Spare me your tired, your poor, your huddled masses yearning to breathe free.
It would be uncontroversial to say America is handling the coronavirus pandemic poorly. As a longstanding beacon of geopolitical clout, the country has not appeared this splintered since, well, 2016.
The storied myth of American excellence has evaporated in this time of crisis. Countries around the world are no longer looking at us as a torchbearer.
Perhaps the best word to describe the country’s atmosphere is — fragile.
In addition to exposing the fragility of our health care system, Covid-19 has spotlighted systematic failure in American infrastructure and how the most vulnerable among us have been left by the wayside.
Insurance companies are overwhelmed, banks are frantic, and corporate titans are scrambling. Those vulnerable monoliths are in need of more than just billion dollar bailouts. They need love.
Tactless sarcasm aside, the less lucky folk have been left without loans, access to affordable health care, or sensible leadership in a time of uncertainty and isolation.
Covid-19 has been indiscriminate in how it has spread and invaded communities. Everyone has been forced to make adjustments in their lives; no one is leaving untouched.
Although if coronavirus is colorblind, the weakness of our institutions have been a seeing eye dog.
The brunt of the virus has been felt most heavily by minorities and those on shaky footing prior to the pandemic. Coronavirus has exacerbated the inequities each group faces.
Black Americans are dying at a disproportionately high rate, the Hispanic and Latino community remains in limbo as the service industry is gutted, all while anti-Asian discrimination continues to be rampant.
Those problems may appear cherry-picked, but are in reality a direct line from unresolved issues. Issues that not only require immediate attention, but decisive action that carries beyond this chapter of pandemonium.
The black community has had a historically fraught relationship with health care systems, surprise. Black Americans are additionally saddled with statistics regarding higher rates of preëxisting health problems and unfavorable living circumstances. A pandemic further complicates that ongoing struggle.
Meanwhile, America is refusing responsibility for one of it’s worst kept secrets: that the bedrock of the country’s cheap labor in hospitality and service is Latino. What now with the tightening of immigration and millions of workers without claim to any form of financial assistance? How will this impact business owners who depend on Latino workers to keep their enterprise afloat? Those are questions that need to be expediently answered and incorporated as mainstay policy.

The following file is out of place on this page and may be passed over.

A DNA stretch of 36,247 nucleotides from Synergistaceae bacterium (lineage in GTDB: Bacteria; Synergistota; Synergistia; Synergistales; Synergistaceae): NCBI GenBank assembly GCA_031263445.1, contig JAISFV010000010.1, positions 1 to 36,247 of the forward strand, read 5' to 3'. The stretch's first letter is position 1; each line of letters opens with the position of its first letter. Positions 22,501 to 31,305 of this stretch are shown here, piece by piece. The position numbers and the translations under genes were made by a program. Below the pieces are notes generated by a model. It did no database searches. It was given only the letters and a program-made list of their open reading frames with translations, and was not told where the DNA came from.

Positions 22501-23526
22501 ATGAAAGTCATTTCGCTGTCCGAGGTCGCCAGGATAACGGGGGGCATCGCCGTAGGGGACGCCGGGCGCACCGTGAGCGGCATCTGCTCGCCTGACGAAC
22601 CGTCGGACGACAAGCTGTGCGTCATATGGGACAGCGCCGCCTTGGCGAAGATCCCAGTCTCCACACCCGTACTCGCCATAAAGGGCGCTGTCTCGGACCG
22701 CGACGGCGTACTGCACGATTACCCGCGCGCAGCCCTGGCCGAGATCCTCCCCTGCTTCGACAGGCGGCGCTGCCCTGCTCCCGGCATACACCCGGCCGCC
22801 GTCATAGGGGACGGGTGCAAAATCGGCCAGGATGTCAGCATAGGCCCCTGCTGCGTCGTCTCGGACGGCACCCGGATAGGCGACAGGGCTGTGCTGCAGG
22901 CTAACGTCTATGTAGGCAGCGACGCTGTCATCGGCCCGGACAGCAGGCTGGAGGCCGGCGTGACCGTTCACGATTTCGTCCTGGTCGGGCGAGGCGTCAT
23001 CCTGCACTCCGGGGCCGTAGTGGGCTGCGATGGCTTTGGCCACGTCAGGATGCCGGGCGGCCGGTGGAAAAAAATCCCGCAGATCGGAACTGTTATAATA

In addition to socioeconomic and health care fallout, coronavirus has developed into an issue of civil rights.
Asian Americans have always lugged around an identity of ‘other,’ increasing negative perception and the rise of suspicion has certainly not helped. The White House has even taken to racially profile Covid-19 as the Chinese virus or Kung Flu. What normally could be shrugged off as benign xenophobia, becomes more problematic as Asian Americans are harassed and attacked.
As much as the spirit of Americana leans on diversity and the celebration of our uniqueness, the antecedent should warn it will be as difficult as possible given the hidden barriers shepherding the underprivileged.
Not to mention the glacier of dilemmas the country already faces, magnified by this health crisis. Problems that have been festering under the surface and are no longer ignorable:
- Class struggle
- Minority labor
- Public education
- Partisan bickering
- Student debt/mounting university costs
- Service industry standards/support
- Health care infrastructure
- Superfluous bureaucracy
The pandemic has yielded that the United States’s efforts in providing liberty and justice for all remains speculative. After a voicemail of silence, individuals have been forced to look inward for answers.
If anything is clear in the looming fog, it’s that the country will need a sobering look at overhauling the weaknesses it has tried to hide for years.